Part 36: Make A Second Offer Or Vary The First?

Part 36 has reared it’s head again. It is probably best surmised by DJ Ackroyd’s opening remarks in the matter of Burrett v Mencap Limited which is the subject of this blog; ‘One would have thought that Part 36, having been in existence for many years now every possible wrinkle in it would be ironed out before now’.  As it transpired this was not the case

In Burrett v Mencap Limited the Court was asked to specifically consider Rule 36.7 (which deals with time when a Part 36 offer is made) in the context of Rule 36.3 which explains when an offer may be varied).

The issue before the Court is perhaps best explained with reference to the facts of the case. The Defendant had made a Part 36 offer of £15000. However following surveillance evidence it decided to vary the terms of the offer to £2500. The Claimant’s representatives erroneously thought that they had at least 21 days to consider the terms of the varied offer and it was duly accepted within the 21 period. The Defendant contended that the relevant period for acceptance was that afforded by the first offer and that the rules allowed the Claimant no further time for consideration following variation of the offer, which in effect meant that the Claimant had no time to consider the terms of the varied offer without facing the consequences of late acceptance.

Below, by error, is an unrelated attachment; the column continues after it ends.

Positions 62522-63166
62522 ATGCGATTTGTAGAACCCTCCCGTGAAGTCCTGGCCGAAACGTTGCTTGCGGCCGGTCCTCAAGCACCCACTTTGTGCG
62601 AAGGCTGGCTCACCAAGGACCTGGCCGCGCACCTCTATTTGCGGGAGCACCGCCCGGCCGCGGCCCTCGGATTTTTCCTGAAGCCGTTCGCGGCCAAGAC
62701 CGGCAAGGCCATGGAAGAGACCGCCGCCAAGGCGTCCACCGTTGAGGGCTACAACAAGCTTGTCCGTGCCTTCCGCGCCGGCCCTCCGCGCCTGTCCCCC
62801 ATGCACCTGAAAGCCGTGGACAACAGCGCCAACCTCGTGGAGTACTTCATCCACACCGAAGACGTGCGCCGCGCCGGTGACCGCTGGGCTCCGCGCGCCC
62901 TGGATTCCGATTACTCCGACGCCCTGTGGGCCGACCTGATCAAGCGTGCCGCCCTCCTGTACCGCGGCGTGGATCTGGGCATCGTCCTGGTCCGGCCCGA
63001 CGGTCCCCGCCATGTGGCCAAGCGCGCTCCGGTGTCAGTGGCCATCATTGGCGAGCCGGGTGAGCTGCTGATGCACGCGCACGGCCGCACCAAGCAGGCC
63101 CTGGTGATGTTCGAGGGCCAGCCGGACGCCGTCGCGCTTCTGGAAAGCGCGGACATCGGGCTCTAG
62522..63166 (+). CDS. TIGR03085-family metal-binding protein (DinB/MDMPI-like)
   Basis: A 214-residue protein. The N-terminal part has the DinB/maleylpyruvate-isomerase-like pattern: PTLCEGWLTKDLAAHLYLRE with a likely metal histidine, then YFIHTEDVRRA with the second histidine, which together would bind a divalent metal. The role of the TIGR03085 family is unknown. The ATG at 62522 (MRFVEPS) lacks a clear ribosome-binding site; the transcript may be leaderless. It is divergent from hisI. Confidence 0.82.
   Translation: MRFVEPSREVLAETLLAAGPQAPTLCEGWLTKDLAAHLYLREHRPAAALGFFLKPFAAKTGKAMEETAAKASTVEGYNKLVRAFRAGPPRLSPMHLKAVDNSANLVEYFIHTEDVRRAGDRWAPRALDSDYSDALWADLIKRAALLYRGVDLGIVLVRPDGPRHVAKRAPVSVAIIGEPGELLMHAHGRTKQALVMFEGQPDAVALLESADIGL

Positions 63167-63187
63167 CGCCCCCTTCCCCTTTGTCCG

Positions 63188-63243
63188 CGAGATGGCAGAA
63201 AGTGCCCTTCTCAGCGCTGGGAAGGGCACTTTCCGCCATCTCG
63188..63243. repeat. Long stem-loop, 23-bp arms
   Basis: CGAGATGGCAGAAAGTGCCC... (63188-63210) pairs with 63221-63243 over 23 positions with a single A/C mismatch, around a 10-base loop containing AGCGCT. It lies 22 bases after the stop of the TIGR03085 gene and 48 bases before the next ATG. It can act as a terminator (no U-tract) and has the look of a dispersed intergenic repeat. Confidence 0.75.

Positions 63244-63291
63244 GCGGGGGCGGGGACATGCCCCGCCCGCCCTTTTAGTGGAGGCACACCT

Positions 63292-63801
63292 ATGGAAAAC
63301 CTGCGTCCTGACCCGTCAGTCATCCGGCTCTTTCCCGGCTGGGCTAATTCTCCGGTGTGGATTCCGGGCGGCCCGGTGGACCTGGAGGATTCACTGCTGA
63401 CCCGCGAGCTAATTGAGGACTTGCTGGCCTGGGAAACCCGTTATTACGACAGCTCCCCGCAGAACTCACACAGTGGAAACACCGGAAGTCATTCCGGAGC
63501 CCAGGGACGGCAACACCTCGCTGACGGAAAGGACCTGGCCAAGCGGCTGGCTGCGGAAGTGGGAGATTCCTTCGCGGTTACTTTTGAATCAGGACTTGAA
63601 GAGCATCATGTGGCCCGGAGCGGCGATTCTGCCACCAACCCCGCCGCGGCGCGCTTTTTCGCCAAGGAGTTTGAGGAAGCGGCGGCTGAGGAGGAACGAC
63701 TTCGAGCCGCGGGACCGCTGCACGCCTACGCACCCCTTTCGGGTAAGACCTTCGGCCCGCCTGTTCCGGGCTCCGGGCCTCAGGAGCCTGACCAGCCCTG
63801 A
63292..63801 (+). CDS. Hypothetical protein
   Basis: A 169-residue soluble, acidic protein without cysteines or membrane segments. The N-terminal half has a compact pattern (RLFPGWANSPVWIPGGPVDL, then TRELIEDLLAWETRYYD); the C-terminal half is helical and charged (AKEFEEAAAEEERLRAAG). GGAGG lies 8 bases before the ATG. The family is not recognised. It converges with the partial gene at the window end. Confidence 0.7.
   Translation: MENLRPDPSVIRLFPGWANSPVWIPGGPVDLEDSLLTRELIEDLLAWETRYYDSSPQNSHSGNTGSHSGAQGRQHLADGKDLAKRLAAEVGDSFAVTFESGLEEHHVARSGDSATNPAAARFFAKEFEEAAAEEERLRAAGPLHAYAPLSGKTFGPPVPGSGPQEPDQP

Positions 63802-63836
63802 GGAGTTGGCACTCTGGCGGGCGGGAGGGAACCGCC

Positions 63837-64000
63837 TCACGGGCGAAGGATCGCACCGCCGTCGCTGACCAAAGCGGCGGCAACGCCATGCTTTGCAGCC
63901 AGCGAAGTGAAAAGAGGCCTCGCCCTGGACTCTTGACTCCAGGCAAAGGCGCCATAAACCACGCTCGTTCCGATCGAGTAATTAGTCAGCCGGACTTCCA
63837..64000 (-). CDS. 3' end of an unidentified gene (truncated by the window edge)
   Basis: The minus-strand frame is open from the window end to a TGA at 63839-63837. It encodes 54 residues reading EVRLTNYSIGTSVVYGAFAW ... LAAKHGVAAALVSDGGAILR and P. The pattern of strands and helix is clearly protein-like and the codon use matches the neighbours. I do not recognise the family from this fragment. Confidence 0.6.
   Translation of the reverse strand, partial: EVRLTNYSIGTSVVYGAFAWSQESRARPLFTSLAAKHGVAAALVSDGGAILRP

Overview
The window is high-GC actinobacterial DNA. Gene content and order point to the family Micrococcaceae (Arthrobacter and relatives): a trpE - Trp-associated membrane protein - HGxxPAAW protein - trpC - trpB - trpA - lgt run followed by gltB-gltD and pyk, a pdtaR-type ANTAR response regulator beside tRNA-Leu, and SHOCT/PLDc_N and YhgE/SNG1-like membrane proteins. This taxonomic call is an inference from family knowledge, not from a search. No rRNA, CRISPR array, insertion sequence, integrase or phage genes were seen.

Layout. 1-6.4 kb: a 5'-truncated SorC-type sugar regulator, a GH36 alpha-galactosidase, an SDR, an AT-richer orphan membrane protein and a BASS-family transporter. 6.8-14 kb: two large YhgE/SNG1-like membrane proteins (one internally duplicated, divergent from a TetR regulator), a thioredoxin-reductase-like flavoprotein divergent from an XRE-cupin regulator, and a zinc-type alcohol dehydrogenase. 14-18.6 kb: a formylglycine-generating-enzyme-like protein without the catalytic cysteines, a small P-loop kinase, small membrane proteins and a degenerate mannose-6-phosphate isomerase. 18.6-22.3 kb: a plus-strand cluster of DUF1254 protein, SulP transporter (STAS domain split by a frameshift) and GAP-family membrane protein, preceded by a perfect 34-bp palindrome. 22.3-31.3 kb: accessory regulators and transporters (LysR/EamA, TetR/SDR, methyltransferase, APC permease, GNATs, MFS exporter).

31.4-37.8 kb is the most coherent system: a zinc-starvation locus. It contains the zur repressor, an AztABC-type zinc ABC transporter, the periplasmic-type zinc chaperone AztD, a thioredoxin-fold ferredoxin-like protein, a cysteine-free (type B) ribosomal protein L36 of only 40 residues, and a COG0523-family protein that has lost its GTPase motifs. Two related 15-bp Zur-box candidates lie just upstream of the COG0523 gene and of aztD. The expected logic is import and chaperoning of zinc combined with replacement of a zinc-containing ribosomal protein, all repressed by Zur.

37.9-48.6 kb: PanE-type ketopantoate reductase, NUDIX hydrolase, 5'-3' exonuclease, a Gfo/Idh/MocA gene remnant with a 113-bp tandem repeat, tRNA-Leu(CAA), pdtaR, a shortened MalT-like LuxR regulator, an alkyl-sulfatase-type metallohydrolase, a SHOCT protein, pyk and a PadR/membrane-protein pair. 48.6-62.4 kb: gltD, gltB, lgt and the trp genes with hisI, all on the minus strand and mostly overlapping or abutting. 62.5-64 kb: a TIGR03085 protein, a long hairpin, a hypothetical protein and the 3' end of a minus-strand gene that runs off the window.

In what some may find a surprising Judgment (indeed even DJ Ackroyd commented that the Claimant’s understanding ‘would make good sense’) the Judge found that he was constrained by the Rules and that the Rules were silent as to an extension of time when an offer is varied to be less advantageous. On that basis it followed that the original offer stood for the purpose of defining the relevant period and that the consequences applied from the expiry of the relevant period of the original Part 36 offer.

This Judgment shows that Part 36 remains as contentious area as ever, but perhaps more importantly, highlights the benefits of varying an earlier Part 36 which may ‘trap’ the Claimant even when the case has changed.

However before you all run off and vary earlier Part 36 offers we must sound a note of caution. Varying the earlier Part 36 means that you lose the protection of Part 36 if the varied offer is not accepted and/or the Claimant beats the varied terms at Trial. Real consideration needs to be given to every offer and in certain circumstances it will remain beneficial to keep an early Part 36 on the table rather than vary it.

Nigel McCloy

About Nigel McCloy

Solicitor in the Insurance department
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